Five Ways Inflation in China Can Affect the US

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Author James Kostohryz is an entrepreneur and investment professional.

In Why Inflation in China Could Get Out of Control, I predicted that, to the extent that China continues to grow at a rapid pace, inflation in that country will be a serious problem in coming years.

Is inflation in China a relevant factor for the US economy and financial markets? Let’s make a short list of the ways higher inflation in China can affect the US.

1. Moderately higher inflation in the US.
Wholesale price and wage inflation in China will raise the cost of Chinese imports for Americans. The business model of most Chinese businesses is to crank out massive volume at razor-thin margins. Therefore, Chinese producers won’t be able to absorb the rise in costs within China. These costs will be passed on in the final price of Chinese goods and therefore this will put some upward pressure on US inflation as measured by consumer prices. This inflation bias will result from the direct impact of the rise in cost of Chinese imports but will also result in greater pricing power for US and other Chinese competitors that sell into the US market.

What’s the relevance of moderately higher inflation, say 150bp higher? In an economy with debt levels as high as the US, and the risk-free rate currently around 3.00%, a symmetrical 150bp rise in nominal borrowing costs can have a substantial impact on the economy and financial markets.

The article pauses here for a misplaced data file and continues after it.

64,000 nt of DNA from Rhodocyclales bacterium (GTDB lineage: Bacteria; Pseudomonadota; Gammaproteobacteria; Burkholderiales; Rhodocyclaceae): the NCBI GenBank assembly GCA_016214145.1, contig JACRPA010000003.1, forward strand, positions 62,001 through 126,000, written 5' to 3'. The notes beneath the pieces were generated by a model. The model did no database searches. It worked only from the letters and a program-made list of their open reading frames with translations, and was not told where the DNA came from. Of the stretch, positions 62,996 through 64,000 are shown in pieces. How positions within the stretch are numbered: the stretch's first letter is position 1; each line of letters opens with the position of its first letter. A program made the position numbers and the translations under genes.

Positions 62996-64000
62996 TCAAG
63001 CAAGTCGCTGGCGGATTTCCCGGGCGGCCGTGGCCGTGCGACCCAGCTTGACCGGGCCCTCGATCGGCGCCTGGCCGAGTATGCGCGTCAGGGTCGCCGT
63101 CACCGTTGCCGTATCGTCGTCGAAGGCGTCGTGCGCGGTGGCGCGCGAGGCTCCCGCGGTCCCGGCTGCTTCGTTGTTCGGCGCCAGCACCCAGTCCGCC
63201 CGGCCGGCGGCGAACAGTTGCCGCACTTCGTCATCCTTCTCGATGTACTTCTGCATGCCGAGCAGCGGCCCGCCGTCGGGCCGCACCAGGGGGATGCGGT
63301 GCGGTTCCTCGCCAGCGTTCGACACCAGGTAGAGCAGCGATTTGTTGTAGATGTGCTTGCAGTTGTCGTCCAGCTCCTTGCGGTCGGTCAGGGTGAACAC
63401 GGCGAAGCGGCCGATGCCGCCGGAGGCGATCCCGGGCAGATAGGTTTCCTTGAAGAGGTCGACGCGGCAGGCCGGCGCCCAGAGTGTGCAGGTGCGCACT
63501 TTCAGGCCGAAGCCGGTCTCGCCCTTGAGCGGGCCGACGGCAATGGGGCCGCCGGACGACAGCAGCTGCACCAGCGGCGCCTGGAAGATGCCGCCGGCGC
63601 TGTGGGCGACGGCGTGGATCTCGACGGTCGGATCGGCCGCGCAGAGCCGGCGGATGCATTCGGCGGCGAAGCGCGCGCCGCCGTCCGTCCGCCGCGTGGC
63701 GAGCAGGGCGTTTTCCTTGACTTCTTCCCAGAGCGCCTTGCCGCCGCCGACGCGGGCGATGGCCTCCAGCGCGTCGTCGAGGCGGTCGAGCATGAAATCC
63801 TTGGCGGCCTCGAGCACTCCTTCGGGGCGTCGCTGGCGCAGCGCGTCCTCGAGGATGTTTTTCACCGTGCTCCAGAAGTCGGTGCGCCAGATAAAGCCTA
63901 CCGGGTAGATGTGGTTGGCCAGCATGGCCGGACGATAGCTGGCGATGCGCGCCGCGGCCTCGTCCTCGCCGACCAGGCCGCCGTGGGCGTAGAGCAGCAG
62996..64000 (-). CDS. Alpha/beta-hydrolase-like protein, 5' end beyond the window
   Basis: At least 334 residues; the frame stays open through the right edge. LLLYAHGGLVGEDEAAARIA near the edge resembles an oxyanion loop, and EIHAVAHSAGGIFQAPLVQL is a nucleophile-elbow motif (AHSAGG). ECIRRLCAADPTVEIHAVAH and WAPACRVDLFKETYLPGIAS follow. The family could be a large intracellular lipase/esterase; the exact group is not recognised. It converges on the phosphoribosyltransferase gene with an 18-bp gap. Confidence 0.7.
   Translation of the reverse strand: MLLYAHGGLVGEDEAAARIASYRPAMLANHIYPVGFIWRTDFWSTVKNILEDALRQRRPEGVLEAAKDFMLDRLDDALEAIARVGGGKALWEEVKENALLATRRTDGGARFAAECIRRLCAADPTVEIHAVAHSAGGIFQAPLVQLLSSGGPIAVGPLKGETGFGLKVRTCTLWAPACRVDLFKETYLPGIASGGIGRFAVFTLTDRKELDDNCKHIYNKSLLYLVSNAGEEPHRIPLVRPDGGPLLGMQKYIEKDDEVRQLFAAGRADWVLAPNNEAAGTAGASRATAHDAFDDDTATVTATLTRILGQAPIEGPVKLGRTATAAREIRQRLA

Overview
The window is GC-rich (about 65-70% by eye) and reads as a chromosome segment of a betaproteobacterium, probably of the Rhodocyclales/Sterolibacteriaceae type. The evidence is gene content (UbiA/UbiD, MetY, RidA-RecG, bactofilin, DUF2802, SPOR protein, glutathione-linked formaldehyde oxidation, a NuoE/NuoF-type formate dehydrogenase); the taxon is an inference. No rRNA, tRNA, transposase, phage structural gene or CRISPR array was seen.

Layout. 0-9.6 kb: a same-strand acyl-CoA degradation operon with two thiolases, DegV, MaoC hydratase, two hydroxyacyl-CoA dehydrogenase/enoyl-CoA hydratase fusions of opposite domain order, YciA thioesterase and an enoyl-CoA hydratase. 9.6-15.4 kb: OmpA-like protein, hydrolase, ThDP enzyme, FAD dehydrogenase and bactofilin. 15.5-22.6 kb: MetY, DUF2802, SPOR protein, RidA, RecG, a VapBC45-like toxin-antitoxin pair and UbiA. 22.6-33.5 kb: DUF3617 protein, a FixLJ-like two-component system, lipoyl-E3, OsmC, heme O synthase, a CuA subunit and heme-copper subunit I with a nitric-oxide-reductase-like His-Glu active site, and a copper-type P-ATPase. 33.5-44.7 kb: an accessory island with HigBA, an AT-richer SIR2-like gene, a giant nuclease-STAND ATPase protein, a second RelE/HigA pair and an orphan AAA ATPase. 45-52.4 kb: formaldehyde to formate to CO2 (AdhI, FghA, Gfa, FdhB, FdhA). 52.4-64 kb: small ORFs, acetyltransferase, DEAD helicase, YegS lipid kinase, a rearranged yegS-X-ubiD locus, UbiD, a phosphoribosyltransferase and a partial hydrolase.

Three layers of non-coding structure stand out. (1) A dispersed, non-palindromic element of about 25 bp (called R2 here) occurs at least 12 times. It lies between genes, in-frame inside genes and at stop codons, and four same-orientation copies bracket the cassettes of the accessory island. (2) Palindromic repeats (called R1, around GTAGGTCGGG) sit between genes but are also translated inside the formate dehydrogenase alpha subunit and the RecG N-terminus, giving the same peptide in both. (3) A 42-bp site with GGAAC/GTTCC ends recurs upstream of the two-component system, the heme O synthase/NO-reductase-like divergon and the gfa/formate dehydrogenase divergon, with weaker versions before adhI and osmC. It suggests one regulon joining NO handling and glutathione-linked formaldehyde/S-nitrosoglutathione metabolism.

2. Moderately higher US competitiveness. The rise in Chinese wholesale and wage costs will increase the price competitiveness of US products relative to that of Chinese imports, alleviating some of the pressure on some US producers and workers. This has a stimulative effect on the US economy, profits and employment.

3. Real exchange rate depreciation of USD. The competitive gains referred to above will occur only to the extent that Chinese inflation is greater than inflation in the US. When inflation in China is greater than in the US there is an adjustment in what is referred to as the “real exchange rate,” in which the real purchasing power of the yuan increases relative to US goods and the real purchasing power of the USD declines relative to Chinese goods. Again, this should have a stimulative impact on the US economy.